by Tony Vidler
Hint: it’s Gold.
I have been reading a fascinating report from a North American firm recently (referenced below), and want to just focus on one key finding – as that finding supports something which we have instinctively known for a long time: A lot of clients do not give advisers all their investable funds.
The report looks at the difference between elite adviser performance and that of the average adviser in 2011, which was post GFC and a time when many investors were still reeling – as were many advisers. It did focus on wealth management advisers, and measured performance essentially in simple terms: number of new clients added, and amount of new assets under management added. They ended up defining “elite adviser” as someone who had added 5 or more $1,000,000 plus AUM new accounts in the measurement period.
Here’s a quick takeout of some the performance findings:
Average number of new clients added
All advisers: 25
Elite Advisers: 16
Average amount of new AUM added
All advisers average: $9,715,753
Elite Advisers average: $25, 141,379
Average AUM added from existing clients
All advisers average: $2,942,376
Elite Advisers Average: $7,813,793
There was an even larger variation in the performance of the average advisers and the elite advisers in terms of new business gained via entirely new clients – but we shall leave that for another article soon. The obvious conclusion from this research is that the elite advisers are bringing in fewer brand new clients, but of higher average value. The Elite advisers are doing a lot more business with existing clients than their peers. Elite advisers are doing a lot more business full stop – including getting more new clients (and nearly 3 times the AUM from new clients that the average adviser).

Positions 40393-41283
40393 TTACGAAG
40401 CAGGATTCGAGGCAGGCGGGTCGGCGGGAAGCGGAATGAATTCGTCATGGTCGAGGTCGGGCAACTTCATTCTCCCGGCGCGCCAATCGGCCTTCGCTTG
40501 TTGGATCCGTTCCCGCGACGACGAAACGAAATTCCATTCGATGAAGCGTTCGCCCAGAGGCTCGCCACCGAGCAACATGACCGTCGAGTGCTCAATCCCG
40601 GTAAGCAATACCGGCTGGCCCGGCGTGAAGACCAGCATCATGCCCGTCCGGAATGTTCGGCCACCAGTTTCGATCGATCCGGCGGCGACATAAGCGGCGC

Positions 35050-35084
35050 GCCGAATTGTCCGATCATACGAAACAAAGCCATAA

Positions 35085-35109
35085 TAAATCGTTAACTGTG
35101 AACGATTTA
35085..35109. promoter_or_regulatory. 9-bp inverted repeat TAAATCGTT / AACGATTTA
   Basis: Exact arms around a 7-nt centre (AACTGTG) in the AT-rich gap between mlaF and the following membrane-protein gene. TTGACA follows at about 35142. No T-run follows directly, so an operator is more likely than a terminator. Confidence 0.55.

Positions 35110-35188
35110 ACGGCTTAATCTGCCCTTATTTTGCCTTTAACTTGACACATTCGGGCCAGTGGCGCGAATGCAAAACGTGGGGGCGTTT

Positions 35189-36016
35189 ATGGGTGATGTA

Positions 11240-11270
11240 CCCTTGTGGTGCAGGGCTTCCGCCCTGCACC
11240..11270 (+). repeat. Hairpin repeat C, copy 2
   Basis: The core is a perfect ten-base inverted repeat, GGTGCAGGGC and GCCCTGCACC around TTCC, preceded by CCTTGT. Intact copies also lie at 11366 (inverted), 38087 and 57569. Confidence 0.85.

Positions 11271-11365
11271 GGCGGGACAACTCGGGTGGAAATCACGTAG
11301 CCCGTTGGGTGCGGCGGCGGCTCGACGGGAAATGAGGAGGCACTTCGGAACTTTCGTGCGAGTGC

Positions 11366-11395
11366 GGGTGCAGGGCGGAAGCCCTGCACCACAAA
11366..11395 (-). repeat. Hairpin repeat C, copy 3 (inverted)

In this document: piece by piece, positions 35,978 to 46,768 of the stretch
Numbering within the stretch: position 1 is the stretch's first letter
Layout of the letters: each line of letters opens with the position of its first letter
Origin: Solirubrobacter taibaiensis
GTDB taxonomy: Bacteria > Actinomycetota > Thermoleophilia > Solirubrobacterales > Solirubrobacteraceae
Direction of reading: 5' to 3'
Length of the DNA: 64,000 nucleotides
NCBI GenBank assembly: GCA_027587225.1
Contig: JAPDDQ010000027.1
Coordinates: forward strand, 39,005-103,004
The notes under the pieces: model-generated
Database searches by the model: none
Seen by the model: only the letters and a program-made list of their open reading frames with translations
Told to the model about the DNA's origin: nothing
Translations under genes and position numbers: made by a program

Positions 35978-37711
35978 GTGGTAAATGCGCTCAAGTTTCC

What I find particularly interesting though, and which is a true revelation, is the sheer volume of business which is sitting inside an existing business.
Let’s just focus on those two numbers….the average adviser is getting nearly $3 million in new AUM from existing clients. The Elite adviser is getting closer to $8 million in new AUM from their existing clients.
The answer is remarkably simple: elite advisers spend more time getting personally connected. It is their primary marketing activity – and the more discerning clients with greater funds value that style and approach.
In fact two thirds of the very top advisers spent two thirds of their marketing efforts and activities on one of two things:
1. Strategic Networking
2. Obtaining introductions
And these two activities accounted for well over 80% of their business results.
No matter how good advisers think they are, or how good a job they are doing with their clients, there is clearly a goldmine waiting for a prospector – already sitting inside the business. Perhaps more importantly though, there is clearly an ongoing seam of gold within the business that can be tapped with strong personal networking and connection. New clients, or higher than average value, are out there waiting for the right adviser to assist them.
They value personal introductions or professional referrals through their strategic professional network.
What do you think you should focus on if you want gold results?Reference: “Marketing Tactics of Elite Advisers”, by Matt Oeschsli, Cetera Financial Group.
© 2013 Tony Vidler. All rights reserved. All materials contained on this web site not otherwise subject to copyright of other parties are subject to the ownership rights of Tony Vidler. Tony Vidler authorises you to make a single copy of the content herein for your own personal, non-commercial, use while visiting the site. You agree that any copy made must include the Tony Vidler copyright notice in full. No other permission is granted to you to print, copy, reproduce, distribute, transmit, upload, download, store, display in public, alter, or modify the content contained on this web site.0